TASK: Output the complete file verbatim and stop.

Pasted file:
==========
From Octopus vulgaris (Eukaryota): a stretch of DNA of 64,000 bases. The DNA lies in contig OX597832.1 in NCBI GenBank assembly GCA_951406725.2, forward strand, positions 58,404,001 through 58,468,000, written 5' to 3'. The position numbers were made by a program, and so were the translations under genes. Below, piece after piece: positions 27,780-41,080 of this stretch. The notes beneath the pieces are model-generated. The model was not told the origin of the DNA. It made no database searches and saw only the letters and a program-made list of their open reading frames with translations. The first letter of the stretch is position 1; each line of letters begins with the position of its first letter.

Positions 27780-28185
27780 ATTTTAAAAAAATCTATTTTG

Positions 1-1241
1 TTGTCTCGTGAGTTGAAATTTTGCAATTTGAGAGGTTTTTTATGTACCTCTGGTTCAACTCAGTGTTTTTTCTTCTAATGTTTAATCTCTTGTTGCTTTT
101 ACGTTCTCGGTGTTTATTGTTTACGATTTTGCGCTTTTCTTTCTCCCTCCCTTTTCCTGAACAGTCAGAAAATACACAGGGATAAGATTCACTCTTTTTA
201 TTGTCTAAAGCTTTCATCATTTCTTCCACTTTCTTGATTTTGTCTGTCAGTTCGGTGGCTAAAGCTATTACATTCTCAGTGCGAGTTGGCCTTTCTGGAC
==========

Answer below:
From Octopus vulgaris (Eukaryota): a stretch of DNA of 64,000 bases. The DNA lies in contig OX597832.1 in NCBI GenBank assembly GCA_951406725.2, forward strand, positions 58,404,001 through 58,468,000, written 5' to 3'. The position numbers were made by a program, and so were the translations under genes. Below, piece after piece: positions 27,780-41,080 of this stretch. The notes beneath the pieces are model-generated. The model was not told the origin of the DNA. It made no database searches and saw only the letters and a program-made list of their open reading frames with translations. The first letter of the stretch is position 1; each line of letters begins with the position of its first letter.

Positions 27780-28185
27780 ATTTTAAAAAAATCTATTTTG

Positions 1-1241
1 TTGTCTCGTGAGTTGAAATTTTGCAATTTGAGAGGTTTTTTATGTACCTCTGGTTCAACTCAGTGTTTTTTCTTCTAATGTTTAATCTCTTGTTGCTTTT
101 ACGTTCTCGGTGTTTATTGTTTACGATTTTGCGCTTTTCTTTCTCCCTCCCTTTTCCTGAACAGTCAGAAAATACACAGGGATAAGATTCACTCTTTTTA
201 TTGTCTAAAGCTTTCATCATTTCTTCCACTTTCTTGATTTTGTCTGTCAGTTCGGTGGCTAAAGCTATTACATTCTCAGTGCGAGTTGGCCTTTCTGGAC